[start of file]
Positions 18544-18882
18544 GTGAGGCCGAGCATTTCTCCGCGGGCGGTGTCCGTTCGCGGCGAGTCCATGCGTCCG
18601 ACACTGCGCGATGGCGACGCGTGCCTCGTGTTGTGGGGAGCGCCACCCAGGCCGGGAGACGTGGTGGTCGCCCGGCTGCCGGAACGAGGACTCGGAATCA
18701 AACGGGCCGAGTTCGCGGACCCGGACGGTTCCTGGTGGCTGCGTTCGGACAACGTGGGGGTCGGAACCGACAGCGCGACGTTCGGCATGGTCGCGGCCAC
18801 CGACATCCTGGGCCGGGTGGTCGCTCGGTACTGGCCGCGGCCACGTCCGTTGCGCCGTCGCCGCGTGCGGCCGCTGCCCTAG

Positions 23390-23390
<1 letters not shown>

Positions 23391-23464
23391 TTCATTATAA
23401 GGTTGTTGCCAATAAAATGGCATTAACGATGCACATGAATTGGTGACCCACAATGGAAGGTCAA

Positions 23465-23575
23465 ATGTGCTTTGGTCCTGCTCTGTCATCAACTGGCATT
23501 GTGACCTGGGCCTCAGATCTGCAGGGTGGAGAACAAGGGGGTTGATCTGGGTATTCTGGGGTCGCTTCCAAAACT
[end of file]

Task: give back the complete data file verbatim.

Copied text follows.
Positions 18544-18882
18544 GTGAGGCCGAGCATTTCTCCGCGGGCGGTGTCCGTTCGCGGCGAGTCCATGCGTCCG
18601 ACACTGCGCGATGGCGACGCGTGCCTCGTGTTGTGGGGAGCGCCACCCAGGCCGGGAGACGTGGTGGTCGCCCGGCTGCCGGAACGAGGACTCGGAATCA
18701 AACGGGCCGAGTTCGCGGACCCGGACGGTTCCTGGTGGCTGCGTTCGGACAACGTGGGGGTCGGAACCGACAGCGCGACGTTCGGCATGGTCGCGGCCAC
18801 CGACATCCTGGGCCGGGTGGTCGCTCGGTACTGGCCGCGGCCACGTCCGTTGCGCCGTCGCCGCGTGCGGCCGCTGCCCTAG

Positions 23390-23390
<1 letters not shown>

Positions 23391-23464
23391 TTCATTATAA
23401 GGTTGTTGCCAATAAAATGGCATTAACGATGCACATGAATTGGTGACCCACAATGGAAGGTCAA

Positions 23465-23575
23465 ATGTGCTTTGGTCCTGCTCTGTCATCAACTGGCATT
23501 GTGACCTGGGCCTCAGATCTGCAGGGTGGAGAACAAGGGGGTTGATCTGGGTATTCTGGGGTCGCTTCCAAAACT